The multi-award winning Australian composer Julian Yu employs a musical language imbued with a high degree of elegance and expressiveness, which are both enhanced by an impeccable craft and special attention to detail.
His music creates a sonic world, which is constantly changing, and always being framed within a clear sense of shape and direction. Without being overtly referential, his music also shows a strong connection with the Western musical tradition as well as with his Chinese roots, thus, creating a very individual musical discourse.
Born in Beijing in 1957, Julian Yu surprised his non-musical family by starting to compose music at the age of 12. In 1973 he left school early to study composition at the Central Conservatory of Music in Beijing, and later joined the teaching staff there. In 1980 he was sent to Japan to study at the Tokyo College of Music under Joji Yuasa and Schin-Ichiro Ikebe. After his return in 1982 he resumed teaching and wrote a lot of music for film, television and radio as a “ghost composer” under other people’s names. In 1985 he migrated to Australia. In 1988, he was selected for a Composition Fellowship at Tanglewood, where he studied with Hans Werner Henze and Oliver Knussen, and was awarded the Koussevitzky Tanglewood Composition Prize for that year.
Since then, Yu has won numerous prizes and much recognition for his composition, including an Australia Council Composer Fellowship and grants from the Australia Council and other organisations such as the Ian Potter Foundation. In 1991 and 1994, an international jury unanimously selected his work for the 1st and 2nd triennial Paul Lowin Orchestral Prizes (Australia’s richest award for composition). Other prizes include the Zen-On Piano 2000 composition prize, and awards in the 56th Japan Music Concours, the 35th Premio Musicale Citta di Trieste, and the 1987, 1989 and 1990 International New Music Composers’ Competition (USA). He composed music for the opening ceremony (Australasian Section) of the Olympic Games in Beijing (with Broadstock and Barton). For his achievements, he was awarded a Doctor of Music (D.Mus) by the University of Melbourne, where he currently teaches Composition and holds an honorary Fellowship.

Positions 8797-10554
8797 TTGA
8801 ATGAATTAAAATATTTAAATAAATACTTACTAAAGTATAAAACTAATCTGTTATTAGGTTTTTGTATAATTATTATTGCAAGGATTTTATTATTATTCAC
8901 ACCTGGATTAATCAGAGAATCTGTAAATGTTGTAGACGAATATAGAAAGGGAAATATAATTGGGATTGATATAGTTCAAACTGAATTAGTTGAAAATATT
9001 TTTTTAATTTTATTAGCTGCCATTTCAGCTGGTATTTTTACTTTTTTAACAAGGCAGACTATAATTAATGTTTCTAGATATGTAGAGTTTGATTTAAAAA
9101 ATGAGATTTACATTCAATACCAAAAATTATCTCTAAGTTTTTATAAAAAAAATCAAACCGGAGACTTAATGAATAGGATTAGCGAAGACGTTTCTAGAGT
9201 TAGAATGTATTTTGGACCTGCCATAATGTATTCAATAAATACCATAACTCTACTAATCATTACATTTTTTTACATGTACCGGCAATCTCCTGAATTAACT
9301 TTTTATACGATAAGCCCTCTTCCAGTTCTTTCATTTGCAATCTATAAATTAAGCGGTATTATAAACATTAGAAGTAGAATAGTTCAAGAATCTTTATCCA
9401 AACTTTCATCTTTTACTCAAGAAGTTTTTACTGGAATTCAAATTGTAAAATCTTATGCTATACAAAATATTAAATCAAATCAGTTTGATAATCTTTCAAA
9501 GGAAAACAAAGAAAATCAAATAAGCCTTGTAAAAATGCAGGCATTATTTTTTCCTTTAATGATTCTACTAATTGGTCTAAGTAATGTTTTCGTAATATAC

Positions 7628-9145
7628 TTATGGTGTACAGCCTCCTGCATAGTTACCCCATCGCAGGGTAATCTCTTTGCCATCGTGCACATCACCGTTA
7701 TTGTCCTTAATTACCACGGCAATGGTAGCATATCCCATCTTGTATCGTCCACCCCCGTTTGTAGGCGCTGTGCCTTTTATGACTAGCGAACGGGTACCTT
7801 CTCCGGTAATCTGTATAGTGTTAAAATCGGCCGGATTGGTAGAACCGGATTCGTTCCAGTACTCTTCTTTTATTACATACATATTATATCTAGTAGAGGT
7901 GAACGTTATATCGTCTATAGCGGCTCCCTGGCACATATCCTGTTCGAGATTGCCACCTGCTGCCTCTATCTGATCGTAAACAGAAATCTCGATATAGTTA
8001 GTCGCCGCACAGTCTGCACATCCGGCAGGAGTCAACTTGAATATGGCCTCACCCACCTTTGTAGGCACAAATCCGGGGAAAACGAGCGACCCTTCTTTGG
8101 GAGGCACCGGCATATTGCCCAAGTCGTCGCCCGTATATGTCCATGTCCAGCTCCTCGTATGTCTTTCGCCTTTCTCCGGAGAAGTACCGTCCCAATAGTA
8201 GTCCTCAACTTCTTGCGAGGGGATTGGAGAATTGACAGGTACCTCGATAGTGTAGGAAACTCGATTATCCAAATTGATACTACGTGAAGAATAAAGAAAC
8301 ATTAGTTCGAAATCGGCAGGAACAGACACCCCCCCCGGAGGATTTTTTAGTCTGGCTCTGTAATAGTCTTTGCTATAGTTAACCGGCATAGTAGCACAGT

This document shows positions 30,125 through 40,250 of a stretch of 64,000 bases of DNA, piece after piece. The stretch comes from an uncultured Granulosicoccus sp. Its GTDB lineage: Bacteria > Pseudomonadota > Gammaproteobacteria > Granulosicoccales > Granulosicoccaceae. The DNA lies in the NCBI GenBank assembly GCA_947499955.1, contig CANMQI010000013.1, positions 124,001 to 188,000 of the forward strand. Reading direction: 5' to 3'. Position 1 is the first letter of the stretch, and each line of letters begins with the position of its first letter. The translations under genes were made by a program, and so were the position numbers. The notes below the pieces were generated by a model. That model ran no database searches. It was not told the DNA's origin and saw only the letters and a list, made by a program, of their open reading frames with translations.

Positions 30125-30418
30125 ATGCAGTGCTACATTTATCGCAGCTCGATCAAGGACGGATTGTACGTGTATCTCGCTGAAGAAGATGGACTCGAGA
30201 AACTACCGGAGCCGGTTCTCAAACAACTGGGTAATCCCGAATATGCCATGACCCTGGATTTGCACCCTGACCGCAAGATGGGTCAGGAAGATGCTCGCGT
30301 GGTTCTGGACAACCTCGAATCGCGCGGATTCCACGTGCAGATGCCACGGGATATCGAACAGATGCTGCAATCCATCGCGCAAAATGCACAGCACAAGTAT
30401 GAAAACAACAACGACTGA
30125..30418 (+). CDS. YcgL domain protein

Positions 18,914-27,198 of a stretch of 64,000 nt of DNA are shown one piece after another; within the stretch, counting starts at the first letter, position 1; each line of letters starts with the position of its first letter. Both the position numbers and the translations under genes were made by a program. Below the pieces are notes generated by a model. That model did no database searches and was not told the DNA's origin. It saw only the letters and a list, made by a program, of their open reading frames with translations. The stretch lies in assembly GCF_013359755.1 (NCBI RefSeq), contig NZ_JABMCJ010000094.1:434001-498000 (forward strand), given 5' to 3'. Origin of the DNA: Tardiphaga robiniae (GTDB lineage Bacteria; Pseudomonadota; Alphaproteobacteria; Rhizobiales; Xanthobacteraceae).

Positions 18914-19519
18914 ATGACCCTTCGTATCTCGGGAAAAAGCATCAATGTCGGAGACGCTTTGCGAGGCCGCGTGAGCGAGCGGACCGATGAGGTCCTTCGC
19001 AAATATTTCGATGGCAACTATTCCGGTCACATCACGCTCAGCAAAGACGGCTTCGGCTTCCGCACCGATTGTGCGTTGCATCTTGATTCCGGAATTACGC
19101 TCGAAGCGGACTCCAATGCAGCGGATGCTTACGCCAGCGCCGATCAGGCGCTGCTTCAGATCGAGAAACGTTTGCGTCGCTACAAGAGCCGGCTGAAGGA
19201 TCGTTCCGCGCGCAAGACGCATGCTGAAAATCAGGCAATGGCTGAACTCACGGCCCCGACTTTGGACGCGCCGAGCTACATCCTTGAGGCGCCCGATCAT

His music has been performed at ISCM World Music Days (in Switzerland, Mexico, Luxemburg and Hong Kong), and at many other festivals including Gaudeamus, Huddersfield, Munich Biennale and the Asian Composers' League (ACL) festivals.
Major works include Philopentatonia, commissioned by IRCAM for Ensemble InterContemporain and later performed by Ensemble Modern, the London Sinfonietta, and the Lausanne Chamber Orchestra conducted by Heinz Holliger; Three Symphonic Poems, performed by Sydney Symphony under Gunther Schuller; Great Ornamented Fuga Canonica, performed by the BBC Symphony Orchestra conducted by Oliver Knussen; Wu–Yu, performed by the Tanglewood, BBC, Luxembourg and Hiroshima Orchestras; puppet music theatre The White Snake, commissioned by Hans Werner Henze and performed at the second Munich Biennale International New Music Theatre Festival; Sinfonia Passacaglissima, performed at the Sydney Opera House by the Tasmanian Symphony Orchestra under Markus Stenz; Marimba Concerto, performed by Evelyn Glennie; Not a Stream But an Ocean, commissioned and performed by the BBC Proms; The Future of Water, commissioned by the Tokyo Philharmonic Orchestra; and Willow and Wattle, commissioned by Melbourne Symphony and performed to great acclaim during their tour of China.